The Red Planet may well be a dead planet, but deep down we all seem to want to find that extraterrestrial intelligence is (or at least was) present on Mars. From the Face on Mars through to Bigfoot on Mars, news stories continue to be written about photographic anomalies on our second-nearest planetary neighbour (no doubt assisted by the relatively large number of missions that have placed satellites in orbit and rovers on the ground there).
The latest anomaly creating a buzz is a ‘light on the horizon’ snapped by NASA’s Curiosity rover four days ago (April 3) soon after reaching a new study area known as the Kimberley (see the pic above – click for full-size image). But before you get too excited, there’s a problem: Curiosity takes stereo pictures with two different cameras, and the ‘light’ only shows up in the right hand camera, despite both taking pictures simultaneously. This suggests that the ‘light’ is not truly out there on the horizon, but is instead an imaging artifact of some kind. Indeed, Doug Ellison, visualisation producer at the Jet Propulsion Laboratory (JPL), explicitly stated on Twitter today that it was an artifact caused by “a cosmic ray hit“. Such glitches have caused Mars confusion before, such as this story about a Martian base.
What I found odd though is that another image taken by Curiosity, a day earlier, also showed this ‘light’ artifact – and this glitch too was precisely on the horizon line:
The camera is positioned differently, it was taken a day earlier, and yet the ‘light’ is on both occasions on the horizon. I thought perhaps that such glitches might manifest in areas of high contrast (e.g. where ground meets sky/distant mountain range) in an image, so I asked Doug Ellison on Twitter whether that was the reason for the similarity in location. His reply was that it was actually, quite simply, a coincidence that was bound to happen at some stage:
@DailyGrail Doesn't need a reason. Statistically over 100,000's of images, that will happen (and any other coincidence you fancy)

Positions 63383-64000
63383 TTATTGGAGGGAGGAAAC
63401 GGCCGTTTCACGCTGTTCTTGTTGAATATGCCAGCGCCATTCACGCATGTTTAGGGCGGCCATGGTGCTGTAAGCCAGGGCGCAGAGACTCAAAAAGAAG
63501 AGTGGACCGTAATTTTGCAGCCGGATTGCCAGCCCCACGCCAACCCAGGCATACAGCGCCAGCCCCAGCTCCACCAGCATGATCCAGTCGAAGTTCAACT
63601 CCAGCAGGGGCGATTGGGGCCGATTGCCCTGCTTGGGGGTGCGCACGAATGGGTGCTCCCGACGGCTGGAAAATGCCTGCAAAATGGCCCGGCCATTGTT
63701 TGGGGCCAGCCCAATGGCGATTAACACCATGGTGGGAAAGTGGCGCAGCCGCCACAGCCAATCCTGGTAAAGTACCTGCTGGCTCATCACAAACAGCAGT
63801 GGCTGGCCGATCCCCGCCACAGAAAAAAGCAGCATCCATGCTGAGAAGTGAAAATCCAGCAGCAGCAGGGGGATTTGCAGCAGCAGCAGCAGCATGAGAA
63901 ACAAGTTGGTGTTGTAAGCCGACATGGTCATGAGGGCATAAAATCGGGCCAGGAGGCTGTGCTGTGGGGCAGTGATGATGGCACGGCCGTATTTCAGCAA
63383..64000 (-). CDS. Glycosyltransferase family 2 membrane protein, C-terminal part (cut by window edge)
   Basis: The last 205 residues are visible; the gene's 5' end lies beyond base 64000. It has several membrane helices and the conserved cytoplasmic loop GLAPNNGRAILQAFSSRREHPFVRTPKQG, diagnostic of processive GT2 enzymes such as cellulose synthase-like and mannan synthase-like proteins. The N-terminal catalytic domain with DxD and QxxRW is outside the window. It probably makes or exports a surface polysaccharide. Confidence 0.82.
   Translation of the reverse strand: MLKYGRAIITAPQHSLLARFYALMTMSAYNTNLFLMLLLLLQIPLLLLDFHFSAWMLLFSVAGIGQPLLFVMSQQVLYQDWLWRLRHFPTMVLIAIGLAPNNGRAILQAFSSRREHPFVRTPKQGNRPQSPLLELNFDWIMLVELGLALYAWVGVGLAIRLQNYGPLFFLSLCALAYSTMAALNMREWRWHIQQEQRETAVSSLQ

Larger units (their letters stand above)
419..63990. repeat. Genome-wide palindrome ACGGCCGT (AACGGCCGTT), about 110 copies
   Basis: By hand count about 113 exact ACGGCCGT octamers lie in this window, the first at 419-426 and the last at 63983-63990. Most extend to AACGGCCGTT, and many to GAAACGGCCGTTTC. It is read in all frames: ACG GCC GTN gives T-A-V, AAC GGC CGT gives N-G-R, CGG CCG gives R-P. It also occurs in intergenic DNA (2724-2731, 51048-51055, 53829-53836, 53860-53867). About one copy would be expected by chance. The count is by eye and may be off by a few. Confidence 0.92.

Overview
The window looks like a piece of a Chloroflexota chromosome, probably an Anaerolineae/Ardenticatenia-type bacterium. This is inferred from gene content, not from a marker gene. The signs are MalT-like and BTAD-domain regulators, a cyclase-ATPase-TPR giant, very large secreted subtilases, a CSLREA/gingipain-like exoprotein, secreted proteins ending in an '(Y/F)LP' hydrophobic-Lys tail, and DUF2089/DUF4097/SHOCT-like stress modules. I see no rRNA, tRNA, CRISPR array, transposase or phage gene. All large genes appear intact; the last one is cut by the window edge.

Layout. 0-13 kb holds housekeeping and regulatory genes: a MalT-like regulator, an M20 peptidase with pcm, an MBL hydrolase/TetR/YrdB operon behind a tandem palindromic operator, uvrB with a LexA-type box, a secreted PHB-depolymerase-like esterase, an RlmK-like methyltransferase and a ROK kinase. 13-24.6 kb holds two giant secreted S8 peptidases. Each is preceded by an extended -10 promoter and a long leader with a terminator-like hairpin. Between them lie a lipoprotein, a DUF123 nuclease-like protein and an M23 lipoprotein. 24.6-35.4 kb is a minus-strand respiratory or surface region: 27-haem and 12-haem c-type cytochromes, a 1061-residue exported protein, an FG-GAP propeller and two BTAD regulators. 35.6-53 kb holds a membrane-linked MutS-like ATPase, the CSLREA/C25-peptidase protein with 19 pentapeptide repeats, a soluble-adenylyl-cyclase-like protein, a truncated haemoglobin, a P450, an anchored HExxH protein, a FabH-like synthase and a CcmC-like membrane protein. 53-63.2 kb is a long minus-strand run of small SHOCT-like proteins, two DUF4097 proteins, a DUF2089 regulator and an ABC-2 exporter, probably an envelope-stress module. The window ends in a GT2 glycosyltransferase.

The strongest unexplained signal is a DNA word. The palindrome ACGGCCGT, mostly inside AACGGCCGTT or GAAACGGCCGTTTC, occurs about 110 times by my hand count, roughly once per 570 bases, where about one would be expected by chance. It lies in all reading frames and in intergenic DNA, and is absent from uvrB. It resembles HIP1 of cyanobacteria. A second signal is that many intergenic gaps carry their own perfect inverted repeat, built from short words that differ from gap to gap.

I bow to the experts on these matters, but I still find that explanation slightly unconvincing. Maybe there’s a better one: the Martians are trying to blind the rover…
(Caveat for the sake of those without a drop of humour: that last statement was a joke).
Update: Last night I checked Curiosity’s track maps and consulted Google Earth’s Mars view to get a feel for the direction the images are looking. What I found piqued my interest even further. The bottom image in my post was taken on Sol 588, the top image a day later on Sol 589. During that time the Rover moved slightly to the south, and in both cases is looking west(ish), firstly from the north-side of a mound in the foreground and subsequently on the south-side. If you look at where the light is in relation to the mountain range in the background (use the quite recognisable ‘two-level’ mountain directly behind the ‘light’ in the top pic for reference), you’ll notice that the ‘light’ would be in pretty much the same position on the terrain a couple of hundred metres away, if parallax is taken into consideration. Which tends to lift the possibility in my mind that it could very well be a physical object (shiny rock, electrostatic dust devil, Nephilim) rather than a cosmic ray camera artifact (though the issue of only being in one of the stereo cameras remains suggestive of a cosmic ray artifact).
Update 2: A few about-faces today on the cosmic ray artifact explanation. Doug Ellison, who in his reply to me was certain it was a CR, is now saying “I’ve done a complete 180. 589 could be a CR hit. 588 isn’t. It hides behind a hill behind the two eyes… if one triangulates between the two observations, one finds a point on a small ridge line. That point is also visible in Sol 580 MastCam imagery that shows a tall, thing [sic], bright rock at the exact same point”. And Justin Maki, lead scientist on Curiosity’s engineering cameras, has told Alan Boyle that it could be the light is the glint from a rock surface reflecting the sun.